1. Advocacy Resource

Making a Lasting Impression with Creative Advocacy

By Sarah Freeman-Woolpert


As Quaker advocates, we know that the most effective way to influence our elected officials is to build a relationship with members of Congress and their staff. But this isn’t always easy, and many grassroots advocates across the country have discovered an important principle along the way: to be effective, sometimes you need to get creative.

Peace Walk: Indiana to Washington, DC
Peace Walk: Indiana to Washington, DC

[LEFT] Peace Walk: Indiana to Washington, DC (2005) [RIGHT] Silhouettes of children, representing victims of landmines, displayed in front of the U.S. Capitol (2007).

From baking cookies to singing songs, creativity can be a fun—but serious—tool for effective grassroots advocacy. Here’s why:

Makes a lasting impression. Members of Congress and their staff will remember your letter, your lobby visit, or your op-ed more if it stands out from the rest.

Touches people’s emotions. A creative approach can build a stronger emotional connection and humanize a complex policy issue.

Engages the media. Creative advocacy can gain the attention of local media and spread your story to a wider audience.

Draws wider community participation. The more interesting and unique your advocacy, the more people will get excited and inspired to take action.

Counters discouragement. It can be tough to stay engaged when we don’t see immediate results. But creative advocacy can keep our spirits up and allow us to have fun while advancing policy change.

No matter your level of experience with lobbying, creativity is an important part of effective advocacy and powerful relationship-building.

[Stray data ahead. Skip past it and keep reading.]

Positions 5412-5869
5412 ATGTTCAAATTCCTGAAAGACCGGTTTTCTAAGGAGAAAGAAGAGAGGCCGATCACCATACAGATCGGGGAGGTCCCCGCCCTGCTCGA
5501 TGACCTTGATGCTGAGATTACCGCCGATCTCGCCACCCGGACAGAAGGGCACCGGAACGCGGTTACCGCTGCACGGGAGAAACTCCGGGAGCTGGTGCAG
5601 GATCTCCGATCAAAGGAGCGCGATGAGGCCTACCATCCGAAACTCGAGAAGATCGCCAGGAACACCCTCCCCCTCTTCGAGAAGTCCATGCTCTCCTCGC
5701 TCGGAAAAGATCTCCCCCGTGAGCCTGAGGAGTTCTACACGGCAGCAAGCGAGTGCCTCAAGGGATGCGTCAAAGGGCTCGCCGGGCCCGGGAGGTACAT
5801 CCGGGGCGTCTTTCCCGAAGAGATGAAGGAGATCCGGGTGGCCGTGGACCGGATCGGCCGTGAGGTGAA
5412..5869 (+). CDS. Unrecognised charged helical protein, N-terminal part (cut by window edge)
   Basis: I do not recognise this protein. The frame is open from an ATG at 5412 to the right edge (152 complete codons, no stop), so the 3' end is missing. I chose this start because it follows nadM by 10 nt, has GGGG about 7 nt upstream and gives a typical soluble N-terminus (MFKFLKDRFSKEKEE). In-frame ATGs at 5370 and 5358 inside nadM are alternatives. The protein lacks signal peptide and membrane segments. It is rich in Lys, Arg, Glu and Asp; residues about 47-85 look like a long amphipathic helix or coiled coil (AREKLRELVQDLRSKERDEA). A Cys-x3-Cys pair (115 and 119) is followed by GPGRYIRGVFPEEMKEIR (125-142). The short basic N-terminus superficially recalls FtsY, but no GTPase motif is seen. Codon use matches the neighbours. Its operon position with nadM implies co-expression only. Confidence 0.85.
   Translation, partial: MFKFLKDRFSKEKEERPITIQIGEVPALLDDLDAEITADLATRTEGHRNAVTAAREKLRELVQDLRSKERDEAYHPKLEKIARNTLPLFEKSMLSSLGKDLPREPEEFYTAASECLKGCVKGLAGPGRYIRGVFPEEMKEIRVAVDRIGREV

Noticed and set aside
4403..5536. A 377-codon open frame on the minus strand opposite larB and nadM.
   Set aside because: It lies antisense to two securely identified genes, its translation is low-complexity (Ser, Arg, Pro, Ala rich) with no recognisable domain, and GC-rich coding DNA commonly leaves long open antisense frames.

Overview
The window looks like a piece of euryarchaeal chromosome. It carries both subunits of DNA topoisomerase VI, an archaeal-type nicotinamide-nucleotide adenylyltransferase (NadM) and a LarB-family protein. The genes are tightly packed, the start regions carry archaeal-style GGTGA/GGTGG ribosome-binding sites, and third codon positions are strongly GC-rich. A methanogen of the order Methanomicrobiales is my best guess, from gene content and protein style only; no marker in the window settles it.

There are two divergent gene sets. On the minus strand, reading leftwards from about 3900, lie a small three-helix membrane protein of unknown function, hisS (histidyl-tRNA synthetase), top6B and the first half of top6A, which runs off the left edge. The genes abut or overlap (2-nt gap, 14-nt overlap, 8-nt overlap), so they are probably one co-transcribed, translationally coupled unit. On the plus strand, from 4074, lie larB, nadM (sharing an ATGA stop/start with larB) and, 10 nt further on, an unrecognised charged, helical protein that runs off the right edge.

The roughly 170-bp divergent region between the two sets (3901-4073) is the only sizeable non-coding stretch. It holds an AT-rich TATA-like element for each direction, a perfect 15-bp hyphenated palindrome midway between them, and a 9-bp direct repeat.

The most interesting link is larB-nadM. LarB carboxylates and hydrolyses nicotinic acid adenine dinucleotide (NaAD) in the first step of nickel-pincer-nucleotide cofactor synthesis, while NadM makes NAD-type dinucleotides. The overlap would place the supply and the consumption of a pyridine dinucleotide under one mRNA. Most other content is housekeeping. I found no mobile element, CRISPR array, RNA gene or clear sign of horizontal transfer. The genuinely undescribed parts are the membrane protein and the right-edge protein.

Learn More

Read more about how you can take creative action, and learn how other advocates have used creative advocacy to create change.

Report Back

If you have engaged in creative advocacy, we would love to hear about it! Send an email to SFreeman-Woolpert@fcnl.org with a brief description of your action and any pictures or videos you have.

Advocacy Resource Singing to Senators and Baking Cookies: Examples of Creative Advocacy 

Creative advocacy can take many different forms. If you're looking for inspiration, here are a few stories of advocates getting imaginative with their lobbying.

Advocacy Resource Design Your Own Creative Advocacy Action 

We know that creative advocacy can draw media attention, engage the community, and help build a relationship with a member of Congress or their staff. But how can we design our own creative actions to advocate for an issue we care about?

Sarah Freeman-Woolpert

  • Advocacy Teams Trainer

Sarah Freeman-Woolpert recruits, trains and supports Advocacy Teams around the country to develop deep advocacy skills to lobby political leaders for peace and justice. Sarah contributes to the strategic development of the FCNL Advocacy Teams through outreach, team-building and problem-solving to expand a robust, self-sustaining network of grassroots advocates.